But even with a record that eclipsed the work on LGBT issues of all prior mayors, Castro did not get the chapter’s endorsement. SDSA decided those yes/no questions were more important than the mayor’s record. The organization had the option to suspend its own rules, but the leadership decided not to take that action and the impact of that decision was felt, albeit not in favor of SDSA.
You might expect the leadership to have relaxed its own rules after that experience, perhaps examining the practices of other political groups across the state and country. Stonewall Austin requires a questionnaire for consideration, but Stonewall Dallas does not.
Now San Antonio’s Stonewall Dems are seeing the same uneasy standoff play out in the governor’s race. State Sen. Wendy Davis, Democratic candidate for governor, did not return a questionnaire to the group. A statement from her office said she was not answering any questionnaires by organizations across the state. The local chapter chose not to endorse her.
Stonewall San Antonio isn’t the only group dealing with the issue. Saturday, at the Houston LGBT Caucus endorsement meeting, a motion to suspend the rules and endorse Davis failed, resulting in a non-endorsement from the Caucus.
E-mails to the Davis campaign asking about the missing questionnaire went unanswered, but Eli Olivarez, Texas Stonewall Democrats president, issued a statement regarding the statewide organization’s support of Davis.
“Stonewall recognizes her commitment to equality,” said Olivares. “TSDC respects organizations and chapters having to uphold their rules, but the Texas Stonewall Democratic Caucus stands and supports Senator Wendy Davis because it is the right thing to do.”
In the end, after an attempt to suspend the rules failed, Davis received no endorsement from the San Antonio chapter, resulting in an immediate social media backlash against the group. Most members have pledged to vote for Davis despite the chapter’s decision.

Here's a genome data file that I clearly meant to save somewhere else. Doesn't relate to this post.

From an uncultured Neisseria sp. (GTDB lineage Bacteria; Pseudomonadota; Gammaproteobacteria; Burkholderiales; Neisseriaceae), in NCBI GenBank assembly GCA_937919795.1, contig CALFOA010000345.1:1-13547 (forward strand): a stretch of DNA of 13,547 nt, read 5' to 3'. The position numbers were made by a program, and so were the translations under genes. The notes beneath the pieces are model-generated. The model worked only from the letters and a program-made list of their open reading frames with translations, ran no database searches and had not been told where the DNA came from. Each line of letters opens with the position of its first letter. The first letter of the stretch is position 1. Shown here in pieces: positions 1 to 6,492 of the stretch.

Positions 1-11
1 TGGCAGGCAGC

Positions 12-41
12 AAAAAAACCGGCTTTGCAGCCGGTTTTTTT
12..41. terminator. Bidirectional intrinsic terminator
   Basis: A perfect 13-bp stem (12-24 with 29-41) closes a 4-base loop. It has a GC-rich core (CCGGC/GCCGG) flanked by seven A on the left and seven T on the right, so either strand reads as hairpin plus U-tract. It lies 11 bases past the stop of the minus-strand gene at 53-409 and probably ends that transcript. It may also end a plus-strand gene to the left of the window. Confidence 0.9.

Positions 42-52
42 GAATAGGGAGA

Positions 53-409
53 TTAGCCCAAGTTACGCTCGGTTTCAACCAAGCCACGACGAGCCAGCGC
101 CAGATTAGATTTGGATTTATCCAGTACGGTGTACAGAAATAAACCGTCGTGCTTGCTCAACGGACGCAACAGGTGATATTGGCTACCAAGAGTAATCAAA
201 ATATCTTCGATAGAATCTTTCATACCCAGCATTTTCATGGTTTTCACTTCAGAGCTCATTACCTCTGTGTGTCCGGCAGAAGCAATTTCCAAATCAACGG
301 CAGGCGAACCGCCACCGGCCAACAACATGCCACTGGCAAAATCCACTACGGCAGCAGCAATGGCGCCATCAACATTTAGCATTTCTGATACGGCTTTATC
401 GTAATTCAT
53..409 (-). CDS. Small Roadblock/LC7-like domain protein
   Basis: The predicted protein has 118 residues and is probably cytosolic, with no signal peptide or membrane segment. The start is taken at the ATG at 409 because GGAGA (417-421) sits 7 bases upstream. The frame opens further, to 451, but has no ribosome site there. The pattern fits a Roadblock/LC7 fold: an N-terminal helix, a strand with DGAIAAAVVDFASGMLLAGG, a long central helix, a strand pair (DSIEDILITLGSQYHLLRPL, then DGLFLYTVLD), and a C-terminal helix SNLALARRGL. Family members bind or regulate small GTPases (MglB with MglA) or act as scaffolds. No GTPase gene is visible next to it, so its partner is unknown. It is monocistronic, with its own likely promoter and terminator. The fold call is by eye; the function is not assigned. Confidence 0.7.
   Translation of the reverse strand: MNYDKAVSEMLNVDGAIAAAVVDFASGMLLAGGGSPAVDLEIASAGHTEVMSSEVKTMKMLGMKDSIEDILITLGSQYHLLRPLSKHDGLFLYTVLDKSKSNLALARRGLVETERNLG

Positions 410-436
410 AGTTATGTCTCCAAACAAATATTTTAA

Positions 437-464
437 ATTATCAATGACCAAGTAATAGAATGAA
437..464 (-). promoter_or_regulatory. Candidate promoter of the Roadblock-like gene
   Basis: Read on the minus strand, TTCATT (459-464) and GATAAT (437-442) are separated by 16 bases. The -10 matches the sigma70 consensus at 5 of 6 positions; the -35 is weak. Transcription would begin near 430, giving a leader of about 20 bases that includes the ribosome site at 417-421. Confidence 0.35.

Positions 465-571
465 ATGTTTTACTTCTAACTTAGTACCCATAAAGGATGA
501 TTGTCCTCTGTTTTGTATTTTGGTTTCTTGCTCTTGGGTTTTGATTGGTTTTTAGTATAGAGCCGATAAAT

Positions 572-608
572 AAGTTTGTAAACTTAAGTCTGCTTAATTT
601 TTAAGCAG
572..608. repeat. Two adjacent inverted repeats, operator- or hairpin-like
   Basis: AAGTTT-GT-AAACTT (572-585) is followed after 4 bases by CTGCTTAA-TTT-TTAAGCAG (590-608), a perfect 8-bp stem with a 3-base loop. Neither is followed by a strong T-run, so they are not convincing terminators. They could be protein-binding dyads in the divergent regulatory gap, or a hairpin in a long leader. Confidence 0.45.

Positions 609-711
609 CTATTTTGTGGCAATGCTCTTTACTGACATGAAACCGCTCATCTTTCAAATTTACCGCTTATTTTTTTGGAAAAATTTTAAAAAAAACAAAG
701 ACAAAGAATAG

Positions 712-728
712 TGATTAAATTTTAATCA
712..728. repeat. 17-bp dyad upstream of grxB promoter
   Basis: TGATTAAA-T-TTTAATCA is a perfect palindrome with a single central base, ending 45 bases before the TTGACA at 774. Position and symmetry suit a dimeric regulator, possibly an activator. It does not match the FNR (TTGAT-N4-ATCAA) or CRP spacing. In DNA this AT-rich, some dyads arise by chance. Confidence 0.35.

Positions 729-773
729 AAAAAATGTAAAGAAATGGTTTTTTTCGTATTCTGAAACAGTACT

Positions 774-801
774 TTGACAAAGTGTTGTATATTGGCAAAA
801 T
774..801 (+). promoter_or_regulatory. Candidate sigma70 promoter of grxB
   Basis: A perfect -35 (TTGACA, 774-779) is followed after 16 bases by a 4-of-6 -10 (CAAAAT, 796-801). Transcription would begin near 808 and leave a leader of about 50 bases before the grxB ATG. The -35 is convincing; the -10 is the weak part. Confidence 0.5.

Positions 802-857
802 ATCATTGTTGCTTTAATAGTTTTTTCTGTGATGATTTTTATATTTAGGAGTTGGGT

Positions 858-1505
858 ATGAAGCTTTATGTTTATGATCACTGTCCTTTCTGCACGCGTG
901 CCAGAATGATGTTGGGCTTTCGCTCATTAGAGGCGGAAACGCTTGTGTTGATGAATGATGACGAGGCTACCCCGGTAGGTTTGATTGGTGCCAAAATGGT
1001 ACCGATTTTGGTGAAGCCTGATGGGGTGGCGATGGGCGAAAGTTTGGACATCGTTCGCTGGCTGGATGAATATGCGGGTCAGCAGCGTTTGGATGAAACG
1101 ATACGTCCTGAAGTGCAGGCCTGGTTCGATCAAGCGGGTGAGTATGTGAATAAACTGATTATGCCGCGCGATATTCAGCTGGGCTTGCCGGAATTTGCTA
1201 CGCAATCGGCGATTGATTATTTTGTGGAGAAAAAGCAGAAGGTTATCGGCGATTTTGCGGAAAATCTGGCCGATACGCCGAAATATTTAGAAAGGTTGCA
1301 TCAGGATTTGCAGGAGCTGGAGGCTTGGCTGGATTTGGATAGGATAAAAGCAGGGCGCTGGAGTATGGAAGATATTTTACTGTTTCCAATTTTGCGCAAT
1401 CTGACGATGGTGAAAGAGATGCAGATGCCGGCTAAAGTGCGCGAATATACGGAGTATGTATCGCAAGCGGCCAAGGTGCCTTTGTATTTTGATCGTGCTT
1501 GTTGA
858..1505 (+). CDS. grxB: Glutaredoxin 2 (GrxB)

So do endorsements really matter? Even though SDSA did not endorse Mayor Castro, he still won with a sizable margin. Even after Sen. Davis failed to garner an official endorsement on Sunday, many said they would still be voting for her come next November.
Given the large field of relatively unknown judicial candidates, having a vetting process for the candidates makes sense for any interest group. However, Canon 5 of the Texas Code of Judicial Conduct prohibits judicial candidates from disclosing too much about their opinions.
What really seems to matter are the actions candidates take throughout the year on particular issues. One solution would be to make the questionnaire optional. Another is to have a screening committee make selective endorsements in key races, instead of trying to endorse a candidate in every race on the ballot. As matters stand, even unopposed candidates must submit to the local chapter’s endorsement gauntlet.
At the end of the day, their own rules prevent the Stonewall Dems in San Antonio from officially endorsing candidates that will best represent the group’s interests. It’s just the way the game is played – for now.
Randy Bear is a 20-plus years San Antonio resident, transplanted from Little Rock to join the ranks of USAA in Information Technology. Over the last two decades, he’s been involved in a variety of civic and political activities, including work with San Antonio Sports, KLRN, Keep San Antonio Beautiful, Fiesta San Antonio, and a brief period serving on the staff of former City Councilman Reed Williams.